The Amazing Snake Temple of Penang

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Probably the only one of its kind, in the world, the Snake Temple, in Penang, Malaysia, is home to bothe people and some of the most dangerous snakes on Earth.

Located at Sungai Kluang, on Penang Island, the Snake Temple is also known as Temple of the Azure Cloud or Pure cloud Temple, in honor of Penang’s beautiful skies. It’s a safe haven for pit vipers, said to be servants of Chor Soo Kong, the resident deity of the temple. According to legend, Chor Soo Kong, who was a Chinese monk and healer, once offered shelter to the snakes of the jungle, who then started coming in of their own free will.

Thousands of devotees travel to the Snake Temple of Penang, every year, and they aren’t bothered by the dozens of venomous snakes coiled around the temple. Some say it’s the work of Chor Soo Kong, while others believe pit vipers, known as one of the most aggressive snake species, are made drowsy by the smoke of the incense burning in the temple.

Unfortunately, the snake population of the Penang Snake Temple has decreased constantly, due to the urbanization of the area. If you’re brave enough to enter, you should know there’s no admission fee.

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Jallikattu – India’s Answer to Spanish Bullfighting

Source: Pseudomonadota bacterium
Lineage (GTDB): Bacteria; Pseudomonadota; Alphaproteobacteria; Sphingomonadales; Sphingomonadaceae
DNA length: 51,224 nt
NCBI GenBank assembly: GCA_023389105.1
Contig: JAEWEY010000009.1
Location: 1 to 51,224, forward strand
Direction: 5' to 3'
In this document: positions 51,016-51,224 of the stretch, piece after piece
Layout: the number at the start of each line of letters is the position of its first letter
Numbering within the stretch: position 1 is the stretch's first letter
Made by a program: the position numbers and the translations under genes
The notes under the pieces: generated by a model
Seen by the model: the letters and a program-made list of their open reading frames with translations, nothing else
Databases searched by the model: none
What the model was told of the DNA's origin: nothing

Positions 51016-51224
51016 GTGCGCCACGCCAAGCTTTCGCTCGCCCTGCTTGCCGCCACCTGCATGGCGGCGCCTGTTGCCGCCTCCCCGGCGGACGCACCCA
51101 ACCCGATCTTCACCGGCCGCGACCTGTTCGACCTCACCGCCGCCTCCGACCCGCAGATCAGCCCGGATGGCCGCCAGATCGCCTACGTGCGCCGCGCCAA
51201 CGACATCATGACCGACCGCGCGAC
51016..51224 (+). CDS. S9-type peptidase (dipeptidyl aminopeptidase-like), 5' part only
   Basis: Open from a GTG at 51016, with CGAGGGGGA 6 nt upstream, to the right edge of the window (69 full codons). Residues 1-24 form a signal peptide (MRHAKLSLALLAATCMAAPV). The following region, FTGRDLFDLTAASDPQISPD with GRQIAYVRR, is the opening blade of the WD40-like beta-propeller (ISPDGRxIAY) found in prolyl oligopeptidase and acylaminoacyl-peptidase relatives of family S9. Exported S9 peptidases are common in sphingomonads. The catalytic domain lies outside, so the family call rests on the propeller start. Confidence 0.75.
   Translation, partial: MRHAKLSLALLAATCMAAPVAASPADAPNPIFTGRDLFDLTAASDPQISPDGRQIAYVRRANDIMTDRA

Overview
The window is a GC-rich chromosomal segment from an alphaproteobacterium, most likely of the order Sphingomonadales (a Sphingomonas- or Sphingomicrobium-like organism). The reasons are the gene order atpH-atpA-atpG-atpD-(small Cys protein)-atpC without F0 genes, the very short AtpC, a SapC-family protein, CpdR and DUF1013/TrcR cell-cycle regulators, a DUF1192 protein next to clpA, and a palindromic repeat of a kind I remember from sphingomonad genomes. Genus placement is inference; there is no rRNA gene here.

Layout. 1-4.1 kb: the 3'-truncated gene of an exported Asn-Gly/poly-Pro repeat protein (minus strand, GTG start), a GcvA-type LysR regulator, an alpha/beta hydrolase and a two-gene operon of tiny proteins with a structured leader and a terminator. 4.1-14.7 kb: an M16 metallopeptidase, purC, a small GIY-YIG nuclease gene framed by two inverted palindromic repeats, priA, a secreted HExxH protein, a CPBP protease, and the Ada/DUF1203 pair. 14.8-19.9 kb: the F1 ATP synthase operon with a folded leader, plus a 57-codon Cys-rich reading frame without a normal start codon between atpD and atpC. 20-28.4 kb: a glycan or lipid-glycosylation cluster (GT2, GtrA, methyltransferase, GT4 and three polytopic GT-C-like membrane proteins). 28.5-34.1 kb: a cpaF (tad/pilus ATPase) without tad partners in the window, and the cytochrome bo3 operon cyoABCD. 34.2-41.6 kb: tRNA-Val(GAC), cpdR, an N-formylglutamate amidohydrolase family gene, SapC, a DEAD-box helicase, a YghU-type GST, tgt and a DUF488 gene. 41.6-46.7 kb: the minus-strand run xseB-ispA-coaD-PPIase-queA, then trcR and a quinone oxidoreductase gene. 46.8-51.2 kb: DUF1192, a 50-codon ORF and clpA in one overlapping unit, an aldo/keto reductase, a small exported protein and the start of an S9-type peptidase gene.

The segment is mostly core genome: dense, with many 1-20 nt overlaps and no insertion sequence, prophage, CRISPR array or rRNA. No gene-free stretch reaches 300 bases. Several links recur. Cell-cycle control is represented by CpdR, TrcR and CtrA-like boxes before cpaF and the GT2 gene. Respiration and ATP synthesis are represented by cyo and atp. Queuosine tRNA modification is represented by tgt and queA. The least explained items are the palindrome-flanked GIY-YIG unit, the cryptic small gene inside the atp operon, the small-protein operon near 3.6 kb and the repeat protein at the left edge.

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In the Indian state of Tamil Nadu, people don’t need red capes and sharp swords to tame bulls, they do it with their bare hands, in a sport called Jallikkattu.

The ancient sport of Jallikattu pits crowds of brave young men against angry bulls who will tear anyone apart, if they get in the way. The name of the sport comes from the words “salli”, which translates as “coin”, and “kadu”, which means tying the coin to the horns of the raging bull. The goal of Jallikattu players is to tame the bull long enough to claim the prize.

But that’s is a lot harder than it sounds, especially since the bulls used for Jallikattu are extremely aggressive, and the players aren’t allowed to defend themselves with anything else but their bare hands. The bravest of the young men will try to grab the hump of the bull, and hang on, while the beast will most often grab him with its long horns and plunge him into the ground.

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Karube Shrine – Where the Japanese Go to Worship Breasts

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A shrine dedicated to women’s breasts may sound amusing to us foreigners, but for the Japanese, this is a truly sacred place.

Located in Soja City, in Japan’s Okayama Prefecture, Karube Shrine is dedicated to Chichigamisama, the Goddess of Breasts. She is believed to help with safe child births, the production of breast milk, and even curing breast cancer. Built in 1678, the shrine became famous due to a now dead weeping cherry tree, that grew nearby.

Most women come to Karube Shrine to pray for a safe child birth, abundant lactation and breast cancer healing, but there are those who ask the Goddess of Breasts for a bigger bust. Those boob-like things that decorate the shrine’s interior are Ema, small wooden planks, where worshipers write their prayers and requests, in the hope that the god receive them. They cost about $21, and can be ordered online, if you’re interested.

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Queen Elizabeth – Japan’s Most Famous Love Hotel